As a native plant garden designer or home gardener, understanding how plants are naturally arranged in their environment is critical. Understanding what species occur together in their plant community takes this understanding a step further. Several plant communities exist within the boundaries of Chino Hills State Park in Orange County, California. The lower elevations in the western most region of the park consist of primarily coastal sage scrub.
Coastal sage scrub exists primarily from San Diego to San Francisco. Several key plants occurring in this particular plant community are summer deciduous. These plants are valuable in the native plant garden and worth being included on your plant palette even though their summer dormancy presents challenges on an aesthetic level. There are many plants that make up the coastal sage scrub plant community, but none as predominately as Artemisia californica.
Also known by the common name California Sagebrush, this plant is what is known as an indicator species. Basically this means that it is the primary or dominant species in this particular plant community.
Artemisia californica thrives in full sun, preferring to grow on south, west-facing slopes. It requires little water and prefers no water in the summer months. Artemisia californica relies on wildfire for seed germination, and is often claimed to be allelopathic. Plants that have this trait are known to secrete chemicals into the surrounding soil which inhibits other plants from growing in proximity.
This factor may account for its dominant status within the coastal sage scrub community. It is an important habitat plant for the endangered California Gnatcatcher which alone makes it a valuable plant for the native garden!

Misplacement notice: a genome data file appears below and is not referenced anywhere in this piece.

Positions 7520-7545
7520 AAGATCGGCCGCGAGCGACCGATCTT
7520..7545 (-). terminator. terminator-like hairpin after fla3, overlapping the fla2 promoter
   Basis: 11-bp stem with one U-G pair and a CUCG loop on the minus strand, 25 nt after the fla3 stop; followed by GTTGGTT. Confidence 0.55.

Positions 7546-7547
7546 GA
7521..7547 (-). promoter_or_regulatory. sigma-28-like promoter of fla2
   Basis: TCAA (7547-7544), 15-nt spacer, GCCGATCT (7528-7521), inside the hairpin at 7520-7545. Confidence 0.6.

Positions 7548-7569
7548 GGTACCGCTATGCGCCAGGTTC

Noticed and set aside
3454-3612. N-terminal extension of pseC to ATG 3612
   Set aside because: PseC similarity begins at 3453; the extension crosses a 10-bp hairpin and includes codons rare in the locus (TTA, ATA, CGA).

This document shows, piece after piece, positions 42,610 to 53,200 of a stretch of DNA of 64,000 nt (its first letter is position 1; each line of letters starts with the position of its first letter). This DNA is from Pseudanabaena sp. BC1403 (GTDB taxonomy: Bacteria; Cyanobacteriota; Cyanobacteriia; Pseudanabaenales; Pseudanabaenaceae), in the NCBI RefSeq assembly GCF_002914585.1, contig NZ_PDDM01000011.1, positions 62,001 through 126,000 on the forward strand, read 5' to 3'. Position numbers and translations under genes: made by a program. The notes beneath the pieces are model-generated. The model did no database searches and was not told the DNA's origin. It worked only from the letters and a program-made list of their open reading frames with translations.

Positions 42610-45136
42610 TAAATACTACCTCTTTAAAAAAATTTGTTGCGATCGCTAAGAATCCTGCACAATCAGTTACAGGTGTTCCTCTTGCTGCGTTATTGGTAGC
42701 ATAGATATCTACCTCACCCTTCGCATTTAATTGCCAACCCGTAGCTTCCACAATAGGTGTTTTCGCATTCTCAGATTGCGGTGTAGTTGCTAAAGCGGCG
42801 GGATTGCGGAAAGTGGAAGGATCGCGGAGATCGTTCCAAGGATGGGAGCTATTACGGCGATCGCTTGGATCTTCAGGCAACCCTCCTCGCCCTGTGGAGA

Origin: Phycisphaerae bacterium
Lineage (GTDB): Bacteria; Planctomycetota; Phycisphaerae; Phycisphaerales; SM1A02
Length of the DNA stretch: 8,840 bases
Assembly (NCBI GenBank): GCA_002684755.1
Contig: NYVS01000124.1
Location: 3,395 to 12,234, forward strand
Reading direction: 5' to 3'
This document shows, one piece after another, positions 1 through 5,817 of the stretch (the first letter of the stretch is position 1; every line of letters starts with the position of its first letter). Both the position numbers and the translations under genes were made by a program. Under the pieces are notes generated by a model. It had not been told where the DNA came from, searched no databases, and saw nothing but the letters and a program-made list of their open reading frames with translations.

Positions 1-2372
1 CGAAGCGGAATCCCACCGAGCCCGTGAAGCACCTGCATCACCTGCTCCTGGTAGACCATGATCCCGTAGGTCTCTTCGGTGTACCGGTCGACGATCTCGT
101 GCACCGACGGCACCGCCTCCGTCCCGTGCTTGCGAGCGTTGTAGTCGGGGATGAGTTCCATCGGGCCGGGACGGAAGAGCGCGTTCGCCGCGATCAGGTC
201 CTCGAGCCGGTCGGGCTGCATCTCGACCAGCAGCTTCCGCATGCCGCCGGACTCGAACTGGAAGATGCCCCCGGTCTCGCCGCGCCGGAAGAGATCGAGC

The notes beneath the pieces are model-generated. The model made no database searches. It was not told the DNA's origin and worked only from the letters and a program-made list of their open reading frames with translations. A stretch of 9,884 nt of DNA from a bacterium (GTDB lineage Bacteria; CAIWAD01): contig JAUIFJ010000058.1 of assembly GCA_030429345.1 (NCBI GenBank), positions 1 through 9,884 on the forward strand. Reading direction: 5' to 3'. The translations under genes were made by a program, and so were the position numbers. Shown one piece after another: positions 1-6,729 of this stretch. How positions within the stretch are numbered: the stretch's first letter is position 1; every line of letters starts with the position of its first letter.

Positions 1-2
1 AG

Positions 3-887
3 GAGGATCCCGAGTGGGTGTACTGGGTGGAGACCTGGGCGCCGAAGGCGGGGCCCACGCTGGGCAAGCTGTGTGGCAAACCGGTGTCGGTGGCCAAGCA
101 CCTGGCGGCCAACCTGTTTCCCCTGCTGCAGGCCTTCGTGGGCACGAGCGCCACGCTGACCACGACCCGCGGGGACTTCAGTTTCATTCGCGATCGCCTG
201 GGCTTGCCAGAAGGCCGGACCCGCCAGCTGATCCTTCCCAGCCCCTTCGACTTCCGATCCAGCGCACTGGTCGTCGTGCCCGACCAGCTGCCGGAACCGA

Along with California Sagebrush grows Encelia californica Coast Sunflower. From an aesthetic perspective this shrub is a perfect match with the aforementioned Artemisia californica. Its larger green leaves make for a nice contrast against the gray almost needle-like leaves of California Sagebrush.
This plant is a perennial typically growing to four feet in height and width and is a regular in coastal sage scrub. It exists in chaparral communities as well but to a lesser degree usually being replaced by its relative Encelia farinosa.
Encelia blooms and greens up quickly following the first rains of autumn and will continue to do so through early summer sporting large yellow daisy-like flowers. A favorite with local pollinators Coast Sunflower makes yet another wonderful edition to the native landscape, both aesthetically and functionally.
Salvia leucophylla Purple Sage is another regular in the park. Growing in abundance in North Orange County, this variety of salvia occurs from near sea level to 2600 feet in elevation. Purple sage prefers full sun and grows to 5 feet in height and width.
It is known for its abundant pale purple flowers and aromatic foliage and is a favorite with hummingbirds as well as pollinating insects who are drawn to the nectar it produces.
Like Encelia, Salvia leucophylla makes an excellent addition to any sunny California garden with its pale grey leaves and lilac flowers.
Along with Salvia leucophylla, Salvia apiana White Sage is a regular too. As its epithet reflects, it is preferred by both native and European bees.
This plant was–-and still is–-a favorite with local Native Americans who utilize the seed in a flower mix that has long been a food staple. In addition it has lesser known uses such as shampoo and tea! White sage is still used today as smudge by tribes in traditional ceremonies.
All the aforementioned shrubs are key components in a healthy coastal sage scrub garden. They address issues such as habitat restoration as well as desirable elements like aroma and aesthetic value.
As a designer or home gardener it is challenging to utilize summer deciduous plants, but with a little forethought and proper placement they can contribute to a beautiful landscape that everyone can enjoy!
© 2012, Rob Moore. All rights reserved. This article is the property of Native Plants and Wildlife Gardens. If you are reading this at another site, please report that to us